• estimated 5-year RFS was 49% with a median RFS of 4.8 years

Figure 1. 5-year OS, RFS, NRM, and relapse rates in patients with accelerated phase and chronic phase MF*

AP-MF, accelerated phase myelofibrosis; CP-MF, chronic phase myelofibrosis; NRM, nonrelapse mortality; OS, overall survival; RFS, relapse-free survival.
*Data from Gagelmann et al.1,2

A longer follow-up of 10 years demonstrated an estimated median OS of 68% in the accelerated phase group. Other factors influencing OS included CALR/MPL-unmutated genotype, the presence of RAS mutations, KPS <90%, and age at transplantation (≥57 years).

In a multivariate analysis to evaluate the role of circulating blasts, there was no significant association between blast group with OS, RFS, and NRM. However, a higher circulating blast level was identified as an independent risk factor and associated with significantly increased risk of relapse (HR, 2.33; 95% CI, 1.18–4.63; p = 0.02).

In a propensity matched analysis of patients with chronic and accelerated phase MF to account for selection bias, there was no significant difference between OS and RFS. Differences in NRM and relapse rates were not conclusive (p = 0.18 and p = 0.11, respectively). Relapse-related death seemed to be higher in the accelerated phase group (58% vs 10%; p = 0.03).

Finally, the investigators observed the entire spectrum of circulating blasts as a continuous variable and the effect on survival outcomes, genotype, and phenotypes. Median count of circulating blasts was 1% (0–19%). Higher circulating blasts correlated with lower hemoglobin levels (p = 0.04), higher WBC counts (p = 0.07), RAS mutations (p = 0.05), and constitutional symptoms at the time of transplantation. In terms of outcomes, higher circulating blasts was associated with increased risk of relapse (HR, 1.05; 95% CI, 0.99–1.11; p = 0.08) while having no impact on OS, RFS, or NRM.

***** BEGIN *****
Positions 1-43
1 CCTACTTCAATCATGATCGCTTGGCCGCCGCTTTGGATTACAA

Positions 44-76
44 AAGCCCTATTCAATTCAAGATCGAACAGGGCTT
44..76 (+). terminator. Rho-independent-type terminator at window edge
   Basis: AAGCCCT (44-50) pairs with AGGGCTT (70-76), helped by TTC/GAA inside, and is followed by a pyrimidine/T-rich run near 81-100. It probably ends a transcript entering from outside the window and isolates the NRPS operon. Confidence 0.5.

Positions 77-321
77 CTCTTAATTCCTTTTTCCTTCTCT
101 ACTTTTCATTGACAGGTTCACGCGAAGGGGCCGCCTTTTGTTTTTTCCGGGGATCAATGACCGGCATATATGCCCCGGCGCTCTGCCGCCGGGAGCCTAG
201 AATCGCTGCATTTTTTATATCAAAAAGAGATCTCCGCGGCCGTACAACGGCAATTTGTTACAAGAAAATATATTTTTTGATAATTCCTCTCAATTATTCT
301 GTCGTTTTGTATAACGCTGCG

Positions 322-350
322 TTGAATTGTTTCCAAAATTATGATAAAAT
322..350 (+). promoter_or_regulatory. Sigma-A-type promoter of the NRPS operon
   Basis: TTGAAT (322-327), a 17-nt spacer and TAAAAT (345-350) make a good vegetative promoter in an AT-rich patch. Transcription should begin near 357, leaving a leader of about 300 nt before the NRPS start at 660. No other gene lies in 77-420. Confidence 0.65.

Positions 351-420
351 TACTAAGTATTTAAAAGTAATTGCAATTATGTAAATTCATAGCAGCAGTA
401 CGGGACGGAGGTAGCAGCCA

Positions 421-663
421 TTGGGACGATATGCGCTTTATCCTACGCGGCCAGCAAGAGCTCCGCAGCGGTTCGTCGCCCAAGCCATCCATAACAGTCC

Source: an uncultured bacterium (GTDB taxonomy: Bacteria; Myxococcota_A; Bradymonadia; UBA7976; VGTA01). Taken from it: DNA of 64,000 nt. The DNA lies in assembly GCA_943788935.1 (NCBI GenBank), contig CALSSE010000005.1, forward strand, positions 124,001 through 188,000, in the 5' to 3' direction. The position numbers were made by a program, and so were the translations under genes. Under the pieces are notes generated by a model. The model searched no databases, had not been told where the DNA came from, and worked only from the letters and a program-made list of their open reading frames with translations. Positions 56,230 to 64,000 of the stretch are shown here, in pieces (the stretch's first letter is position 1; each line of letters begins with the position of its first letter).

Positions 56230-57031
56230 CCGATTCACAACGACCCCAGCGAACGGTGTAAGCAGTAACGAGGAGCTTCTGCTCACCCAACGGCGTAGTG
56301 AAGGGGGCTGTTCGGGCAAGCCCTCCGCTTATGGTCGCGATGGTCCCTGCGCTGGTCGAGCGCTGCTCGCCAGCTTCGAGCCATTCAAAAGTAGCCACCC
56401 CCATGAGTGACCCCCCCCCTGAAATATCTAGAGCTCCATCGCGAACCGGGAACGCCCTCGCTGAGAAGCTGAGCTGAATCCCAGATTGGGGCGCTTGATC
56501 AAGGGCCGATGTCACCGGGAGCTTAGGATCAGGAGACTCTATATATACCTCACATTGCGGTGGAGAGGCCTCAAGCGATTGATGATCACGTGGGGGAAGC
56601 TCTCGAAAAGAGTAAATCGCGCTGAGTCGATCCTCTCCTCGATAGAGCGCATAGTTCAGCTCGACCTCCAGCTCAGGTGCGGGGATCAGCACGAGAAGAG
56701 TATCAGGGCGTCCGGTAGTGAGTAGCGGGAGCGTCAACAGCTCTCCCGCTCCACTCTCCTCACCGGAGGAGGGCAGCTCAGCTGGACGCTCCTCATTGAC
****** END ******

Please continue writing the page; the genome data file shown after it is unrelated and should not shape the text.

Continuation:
Overall, this study demonstrated promising outcomes in patients with accelerated phase MF who undergo allo-HSCT, with OS and NRM comparable to patients with chronic phase MF. However, increased circulating blasts in this cohort presented a greater risk of relapse. More research into the effects of posttransplant therapies on relapse in this population are required to better understand how to mitigate this risk.

Study limitations reported by Gagelmann included the retrospective nature of the study, potential selection bias, and a center effect caused by differences in existing treatment or diagnostic techniques. This was controlled by limiting analysis to patients with similar conditioning regimens.

  1. Gagelmann N, Badbaran A, Ditschkowski M, et al. Reduced intensity stem cell transplantation for accelerated-phase myelofibrosis. Oral abstract #314. 63rd ASH Annual Meeting and Exposition; Dec 11, 2021; Atlanta, US.
  2. Gagelmann N, Wolschke C, Salit RB, et al. Reduced intensity hematopoietic stem cell transplantation for myelofibrosis in accelerated-phase. Blood Adv. 2022. DOI. 1182/bloodadvances.2021006827